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Wednesday, February 23, 2005

Why Protein?

The first rule for living after weight loss surgery is Protein First – that means eating protein at all three daily meals, and protein must be 50 percent of food intake. Animal products are the most nutrient rich source of protein and include fish, poultry and meat. Dairy, including eggs, is another excellent source of animal protein. Nuts and legumes are also good sources of protein, but sometimes difficult for the bariatric patient to consume.

Protein is essential in the weeks immediately following surgery because it facilitates the body’s healing process. Surgery invades and injures to the body. Muscles and tissues are damaged by surgery, even the minimally invasive laparoscopic surgeries. When body tissues are damaged the body responds by increasing protein production from the dietary amino acids found in animal protein. To do so, the body requires an abundant supply of amino acids. One of the first foods allowed a post-operative patient is gelatin: it contains protein from the bone, skin and connective tissues of animals. Gelatin is a cool, smooth healing tonic for the injured body. Studies show that patients who eat adequate protein will heal better and faster than patients who are protein deficient.

Science is proving that a protein rich diet will prompt weight loss and increase energy. The body contains over fifty-thousand different active proteins all made out of the same building blocks: amino acids. Amino acids are made of carbon, hydrogen, oxygen and nitrogen as well as sulfur, phosphorus and iron. Many diseases – including obesity – indicate an amino acid deficiency.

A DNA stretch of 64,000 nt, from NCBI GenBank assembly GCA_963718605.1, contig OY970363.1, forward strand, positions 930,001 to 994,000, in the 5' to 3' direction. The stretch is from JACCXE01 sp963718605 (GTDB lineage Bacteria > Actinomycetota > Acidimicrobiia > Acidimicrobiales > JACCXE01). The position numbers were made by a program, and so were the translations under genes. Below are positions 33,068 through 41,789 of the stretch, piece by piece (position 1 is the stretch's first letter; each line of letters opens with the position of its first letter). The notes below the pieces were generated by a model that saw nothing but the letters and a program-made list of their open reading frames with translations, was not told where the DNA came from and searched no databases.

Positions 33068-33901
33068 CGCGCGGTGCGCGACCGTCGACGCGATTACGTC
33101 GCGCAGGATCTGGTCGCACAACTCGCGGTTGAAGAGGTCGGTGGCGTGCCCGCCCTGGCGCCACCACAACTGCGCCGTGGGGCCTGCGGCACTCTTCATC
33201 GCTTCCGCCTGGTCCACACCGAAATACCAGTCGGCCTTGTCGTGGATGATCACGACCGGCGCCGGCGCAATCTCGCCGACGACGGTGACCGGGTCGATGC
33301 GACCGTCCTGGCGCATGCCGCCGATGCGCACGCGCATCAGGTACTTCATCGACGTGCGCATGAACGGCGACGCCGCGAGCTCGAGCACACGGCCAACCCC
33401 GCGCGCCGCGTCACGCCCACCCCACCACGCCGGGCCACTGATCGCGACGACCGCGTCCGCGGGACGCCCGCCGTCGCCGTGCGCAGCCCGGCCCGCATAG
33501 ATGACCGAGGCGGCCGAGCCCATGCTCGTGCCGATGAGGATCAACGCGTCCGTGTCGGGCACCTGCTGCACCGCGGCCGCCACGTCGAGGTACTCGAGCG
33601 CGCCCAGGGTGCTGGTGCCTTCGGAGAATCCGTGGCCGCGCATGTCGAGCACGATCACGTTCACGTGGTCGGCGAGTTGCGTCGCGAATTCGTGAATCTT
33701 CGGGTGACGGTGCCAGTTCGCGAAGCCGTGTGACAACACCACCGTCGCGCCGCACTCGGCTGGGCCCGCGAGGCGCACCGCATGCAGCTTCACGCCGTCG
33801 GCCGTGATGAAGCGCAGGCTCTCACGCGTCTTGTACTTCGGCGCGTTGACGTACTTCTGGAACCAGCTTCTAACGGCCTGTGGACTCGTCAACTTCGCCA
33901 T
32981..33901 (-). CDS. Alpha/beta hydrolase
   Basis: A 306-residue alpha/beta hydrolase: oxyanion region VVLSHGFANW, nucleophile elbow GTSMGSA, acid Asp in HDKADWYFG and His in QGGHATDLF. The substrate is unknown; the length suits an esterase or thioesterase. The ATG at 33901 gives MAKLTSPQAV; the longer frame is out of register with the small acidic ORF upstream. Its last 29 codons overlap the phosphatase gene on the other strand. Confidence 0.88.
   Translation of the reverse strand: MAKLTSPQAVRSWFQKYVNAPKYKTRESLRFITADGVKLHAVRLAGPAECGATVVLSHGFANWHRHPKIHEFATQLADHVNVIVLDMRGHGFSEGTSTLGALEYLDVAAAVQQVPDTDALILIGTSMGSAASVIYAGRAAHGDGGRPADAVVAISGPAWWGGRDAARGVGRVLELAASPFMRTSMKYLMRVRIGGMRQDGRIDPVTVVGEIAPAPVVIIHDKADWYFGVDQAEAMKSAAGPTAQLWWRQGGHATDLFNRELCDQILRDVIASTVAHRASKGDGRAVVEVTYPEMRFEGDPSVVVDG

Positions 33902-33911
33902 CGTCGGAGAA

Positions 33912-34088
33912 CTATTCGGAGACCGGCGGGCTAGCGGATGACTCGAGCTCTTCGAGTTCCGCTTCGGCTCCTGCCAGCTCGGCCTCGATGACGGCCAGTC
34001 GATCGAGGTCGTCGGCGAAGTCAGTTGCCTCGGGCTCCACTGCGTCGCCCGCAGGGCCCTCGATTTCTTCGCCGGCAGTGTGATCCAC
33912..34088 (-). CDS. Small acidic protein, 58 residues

In spite of the by-passed nature of the bariatric system, patients will metabolize proteins normally. Amino acids from food are not broken down in digestion or the small bowel. Instead they are absorbed directly through the bowel wall into the bloodstream. A diet rich in lean protein is the most efficient way for patients to heal their body, boost energy and avoid protein deficiency. A diet of lean protein guarantees weight loss.

The distinction must be made between high fat proteins and lean proteins. A bariatric system will not tolerate high fat proteins such as bacon, fatty beef or sausage products or greasy fried chicken skin. In fact, many patients report repulsion or nausea when presented high fat protein options. Meat with fat and poultry with skin contain a great deal of saturated fat and cholesterol, both of which increase the risks of cardiovascular disease. Milk and cheese are also significant sources of saturated fat. For many patients, intolerance of milk products prevents them from eating too much saturated dairy fat.

Before surgery, like most Americans, we ate too much high fat protein. In fact, protein deficiency is very rare in this country. Fortunately, there is an abundance of low-fat, high protein options. The advice varies from doctor to doctor, but generally patients should try to eat 20 to 50 grams of lean protein each day after their weight loss has stabilized. In the early weeks and months following surgery the protein intake will be much less, sometimes only 15 to 20 grams a day. See the specific guidelines from your surgical center to determine a timeline for protein intake.

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